Amazing Techniques to Take Stunning Portraits

Professional photographers shoot 30+ weddings a year, and in doing that, sometimes it is easy to fall into the same old technique when it comes to portraits. Even with new poses, taking portraits can become very mundane if the same compositions and angles are used for every couple–we’ve definitely been through that creative rut where our pictures start looking very familiar. Throughout the years, we’ve challenged ourselves to stay on top of our game with a few useful techniques. Here are some of our best tips to help keep things fresh and unique for each couple.

1. Using a longer lens.

A lot of photographers say that their 50mm is a “must-have” portrait lens, but what a mid-range lens offers is a very familiar perspective, something that our eyes are used to seeing all the time. To create a more interesting image, we avoid shooting portraits in mid-range because the images look too ordinary. Most of our portraits are shot at 200mm or 85mm to create beautiful image compression that a 50mm would not be able to produce. The compression will not only flatter your subjects with less feature distortion but shooting at a longer focal length will also create more dramatic background blur and brings the background closer to your subject. It may be more difficult to communicate with your subjects while shooting at 200mm, but the difference will be apparent and well worth it. Our solution to this problem was to have one of us interact with our couples at close range while the other shoots from a distance.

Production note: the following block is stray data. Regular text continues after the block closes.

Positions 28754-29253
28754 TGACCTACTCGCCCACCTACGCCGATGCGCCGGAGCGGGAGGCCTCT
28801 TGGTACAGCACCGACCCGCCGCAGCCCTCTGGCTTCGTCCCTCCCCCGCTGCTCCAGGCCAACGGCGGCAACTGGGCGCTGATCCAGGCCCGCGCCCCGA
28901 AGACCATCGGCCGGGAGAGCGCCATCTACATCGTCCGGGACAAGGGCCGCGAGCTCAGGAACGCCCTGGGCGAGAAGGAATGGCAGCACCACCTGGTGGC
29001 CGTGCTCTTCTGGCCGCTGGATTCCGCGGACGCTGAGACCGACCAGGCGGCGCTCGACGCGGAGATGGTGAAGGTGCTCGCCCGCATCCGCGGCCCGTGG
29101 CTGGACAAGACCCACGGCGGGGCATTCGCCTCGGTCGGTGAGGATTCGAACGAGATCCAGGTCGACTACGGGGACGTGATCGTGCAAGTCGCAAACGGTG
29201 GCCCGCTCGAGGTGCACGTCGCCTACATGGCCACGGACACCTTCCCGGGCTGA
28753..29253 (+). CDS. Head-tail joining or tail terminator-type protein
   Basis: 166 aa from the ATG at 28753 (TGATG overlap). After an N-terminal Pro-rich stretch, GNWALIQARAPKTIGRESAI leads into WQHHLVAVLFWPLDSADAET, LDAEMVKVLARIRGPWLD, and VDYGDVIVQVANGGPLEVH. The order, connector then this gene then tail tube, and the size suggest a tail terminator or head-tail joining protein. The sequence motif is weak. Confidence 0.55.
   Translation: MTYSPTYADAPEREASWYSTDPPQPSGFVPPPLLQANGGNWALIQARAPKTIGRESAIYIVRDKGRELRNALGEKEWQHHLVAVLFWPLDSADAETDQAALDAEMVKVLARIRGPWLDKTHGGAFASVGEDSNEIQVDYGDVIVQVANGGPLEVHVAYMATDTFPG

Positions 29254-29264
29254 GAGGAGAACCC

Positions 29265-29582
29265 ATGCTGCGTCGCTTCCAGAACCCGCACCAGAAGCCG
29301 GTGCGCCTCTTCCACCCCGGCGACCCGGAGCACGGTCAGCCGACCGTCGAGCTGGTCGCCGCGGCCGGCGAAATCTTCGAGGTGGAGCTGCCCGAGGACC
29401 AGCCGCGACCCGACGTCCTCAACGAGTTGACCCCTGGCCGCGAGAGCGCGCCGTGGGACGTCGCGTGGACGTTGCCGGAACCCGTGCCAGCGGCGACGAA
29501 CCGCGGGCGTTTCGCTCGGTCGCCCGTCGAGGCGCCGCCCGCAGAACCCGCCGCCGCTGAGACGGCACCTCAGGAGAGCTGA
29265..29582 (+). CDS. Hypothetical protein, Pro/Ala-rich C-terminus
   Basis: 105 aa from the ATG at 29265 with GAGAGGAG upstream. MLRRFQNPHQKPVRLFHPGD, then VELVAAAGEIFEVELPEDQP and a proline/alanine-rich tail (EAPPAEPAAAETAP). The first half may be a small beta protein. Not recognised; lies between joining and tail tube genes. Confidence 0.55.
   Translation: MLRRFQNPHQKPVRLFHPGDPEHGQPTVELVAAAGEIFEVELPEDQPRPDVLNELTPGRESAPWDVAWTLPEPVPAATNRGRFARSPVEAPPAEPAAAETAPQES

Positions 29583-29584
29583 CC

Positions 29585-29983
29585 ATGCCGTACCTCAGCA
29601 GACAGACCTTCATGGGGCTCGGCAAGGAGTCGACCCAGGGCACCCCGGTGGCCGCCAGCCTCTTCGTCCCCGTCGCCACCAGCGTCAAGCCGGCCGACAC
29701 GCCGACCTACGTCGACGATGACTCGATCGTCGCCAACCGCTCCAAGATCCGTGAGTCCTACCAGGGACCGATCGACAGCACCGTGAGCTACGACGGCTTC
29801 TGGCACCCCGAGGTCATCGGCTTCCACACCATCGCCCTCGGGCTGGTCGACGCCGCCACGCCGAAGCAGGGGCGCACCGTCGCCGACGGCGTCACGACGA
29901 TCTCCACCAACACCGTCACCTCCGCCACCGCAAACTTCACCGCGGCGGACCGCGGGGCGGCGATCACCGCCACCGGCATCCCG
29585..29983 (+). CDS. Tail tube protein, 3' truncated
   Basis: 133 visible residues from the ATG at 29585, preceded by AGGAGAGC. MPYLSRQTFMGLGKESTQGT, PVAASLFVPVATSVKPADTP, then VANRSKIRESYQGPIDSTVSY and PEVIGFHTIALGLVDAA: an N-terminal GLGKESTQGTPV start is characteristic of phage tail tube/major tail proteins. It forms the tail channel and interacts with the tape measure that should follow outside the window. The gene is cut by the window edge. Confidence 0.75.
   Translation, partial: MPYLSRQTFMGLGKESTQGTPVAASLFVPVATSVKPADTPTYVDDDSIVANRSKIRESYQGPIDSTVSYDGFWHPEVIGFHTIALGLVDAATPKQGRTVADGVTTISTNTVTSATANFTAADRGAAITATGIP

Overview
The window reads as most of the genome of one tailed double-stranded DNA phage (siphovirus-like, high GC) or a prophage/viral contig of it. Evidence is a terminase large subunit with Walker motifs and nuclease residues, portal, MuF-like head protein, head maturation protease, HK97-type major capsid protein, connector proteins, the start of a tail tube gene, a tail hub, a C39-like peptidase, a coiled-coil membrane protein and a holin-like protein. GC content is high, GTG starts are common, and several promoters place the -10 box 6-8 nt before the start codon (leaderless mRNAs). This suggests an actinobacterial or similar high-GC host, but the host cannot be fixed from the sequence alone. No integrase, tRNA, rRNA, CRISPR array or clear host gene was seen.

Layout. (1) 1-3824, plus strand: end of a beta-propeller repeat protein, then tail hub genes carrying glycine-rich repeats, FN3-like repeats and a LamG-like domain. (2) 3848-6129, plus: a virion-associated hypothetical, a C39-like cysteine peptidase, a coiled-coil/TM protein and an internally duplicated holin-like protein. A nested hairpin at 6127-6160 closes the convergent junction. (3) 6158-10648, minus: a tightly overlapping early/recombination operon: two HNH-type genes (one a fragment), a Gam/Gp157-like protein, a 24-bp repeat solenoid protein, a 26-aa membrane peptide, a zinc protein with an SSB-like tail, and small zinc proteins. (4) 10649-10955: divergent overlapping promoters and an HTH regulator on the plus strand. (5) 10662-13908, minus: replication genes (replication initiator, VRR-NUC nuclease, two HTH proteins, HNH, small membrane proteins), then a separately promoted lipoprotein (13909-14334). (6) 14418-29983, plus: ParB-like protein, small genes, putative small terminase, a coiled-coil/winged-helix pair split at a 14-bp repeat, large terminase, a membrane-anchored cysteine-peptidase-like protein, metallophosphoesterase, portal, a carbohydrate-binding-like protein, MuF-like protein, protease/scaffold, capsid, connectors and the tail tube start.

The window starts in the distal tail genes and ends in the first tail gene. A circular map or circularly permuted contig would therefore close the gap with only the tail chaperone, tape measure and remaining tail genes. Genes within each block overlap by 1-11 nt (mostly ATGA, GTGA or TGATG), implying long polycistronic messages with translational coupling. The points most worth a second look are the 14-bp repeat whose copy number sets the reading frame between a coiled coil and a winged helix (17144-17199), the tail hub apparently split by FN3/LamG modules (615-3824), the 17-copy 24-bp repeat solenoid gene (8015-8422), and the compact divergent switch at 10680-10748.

2. Find angles that are not eye level.